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 ICC Note: We reported yesterday that Boko Haram is abducting Christian women, forcing their conversion to Islam, and then forcing them to become wives of the many “commanders” of the terror group. Today, new details have emerged, indicating that this accumulation of wives is part of a regrouping strategy emulating that of the Taliban in Afghanistan. The Boko Haram are provisioning, including taking women, and making a slow withdrawal to Nigeria’s hill country. It is likely this redeployment is in expectation of increased Western military support that could follow for the belated Foerign Terror Organization designation of Boko Haram from the United States earlier this week. The FTO designation broadens the tactics the United States military, law enforcement, and commercial regulators may use to combat these terrorists.
11/17/2013 Nigeria (Reuters) – In the gloom of a hilltop cave in Nigeria where she was held captive, Hajja had a knife pressed to her throat by a man who gave her a choice – convert to Islam or die.
Two gunmen from Boko Haram had seized the Christian teenager in July as she picked corn near her village in the Gwoza hills, a remote part of northeastern Nigeria where a six-month-old government offensive is struggling to contain an insurgency by the al Qaeda-linked Islamist group.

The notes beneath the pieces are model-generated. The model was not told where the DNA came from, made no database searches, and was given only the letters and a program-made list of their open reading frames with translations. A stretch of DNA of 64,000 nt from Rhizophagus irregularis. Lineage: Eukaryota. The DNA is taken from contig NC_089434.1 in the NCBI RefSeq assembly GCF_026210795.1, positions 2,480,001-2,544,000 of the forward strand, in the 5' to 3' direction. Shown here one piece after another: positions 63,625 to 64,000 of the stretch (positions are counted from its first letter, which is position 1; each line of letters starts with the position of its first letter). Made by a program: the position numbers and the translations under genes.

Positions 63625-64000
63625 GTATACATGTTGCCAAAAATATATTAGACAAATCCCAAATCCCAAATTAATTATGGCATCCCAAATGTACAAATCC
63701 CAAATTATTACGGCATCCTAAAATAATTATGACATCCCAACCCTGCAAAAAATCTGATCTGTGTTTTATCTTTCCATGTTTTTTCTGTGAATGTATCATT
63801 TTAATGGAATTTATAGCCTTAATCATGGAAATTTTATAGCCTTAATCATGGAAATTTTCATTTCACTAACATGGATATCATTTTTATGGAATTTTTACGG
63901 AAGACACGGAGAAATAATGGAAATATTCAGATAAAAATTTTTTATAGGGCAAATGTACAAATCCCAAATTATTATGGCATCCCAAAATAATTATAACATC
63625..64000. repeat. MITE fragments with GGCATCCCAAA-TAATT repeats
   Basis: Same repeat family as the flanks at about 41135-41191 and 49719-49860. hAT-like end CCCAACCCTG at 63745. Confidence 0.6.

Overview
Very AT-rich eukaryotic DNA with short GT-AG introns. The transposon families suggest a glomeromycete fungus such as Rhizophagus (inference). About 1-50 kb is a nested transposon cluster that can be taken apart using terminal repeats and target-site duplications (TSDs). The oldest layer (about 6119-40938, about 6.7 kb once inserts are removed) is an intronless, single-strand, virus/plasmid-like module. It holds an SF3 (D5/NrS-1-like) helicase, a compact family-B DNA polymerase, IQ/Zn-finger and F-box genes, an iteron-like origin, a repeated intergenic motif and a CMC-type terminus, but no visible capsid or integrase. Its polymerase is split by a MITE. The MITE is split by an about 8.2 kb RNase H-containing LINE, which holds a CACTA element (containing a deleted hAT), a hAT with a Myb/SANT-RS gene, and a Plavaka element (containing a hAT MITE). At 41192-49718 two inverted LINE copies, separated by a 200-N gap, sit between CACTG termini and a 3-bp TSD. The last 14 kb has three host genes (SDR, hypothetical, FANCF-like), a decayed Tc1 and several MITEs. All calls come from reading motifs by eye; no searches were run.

In a new development, Boko Haram is abducting Christian women whom it converts to Islam on pain of death and then forces into “marriage” with fighters – a tactic that recalls Joseph Kony’s Lord’s Resistance Army in the jungles of Uganda.
The three months Hajja spent as the slave of a 14-strong guerrilla unit, cooking and cleaning for them before she escaped, give a rare glimpse into how the Islamists have changed tack in the face of Nigerian military pressure.
“I can’t sleep when I think of being there,” the 19-year-old told Reuters, recounting forced mountain marches, rebel intelligence gathering – and watching her captors slit the throats of prisoners Hajja had helped lure into a trap.
Nigerian security officials say the Islamists have pulled back after army assaults since May on their bases on the semi-desert plain and are now sheltering in the Mandara mountains, along the Cameroon border around the city of Gwoza. From the hills they have been launching increasingly deadly attacks.
The rugged mountain terrain – as fellow al Qaeda allies found in Afghanistan – has proven an advantageous base for a movement that once styled itself the “Nigerian Taliban” and sees all non-Muslims as infidels who must convert or be killed.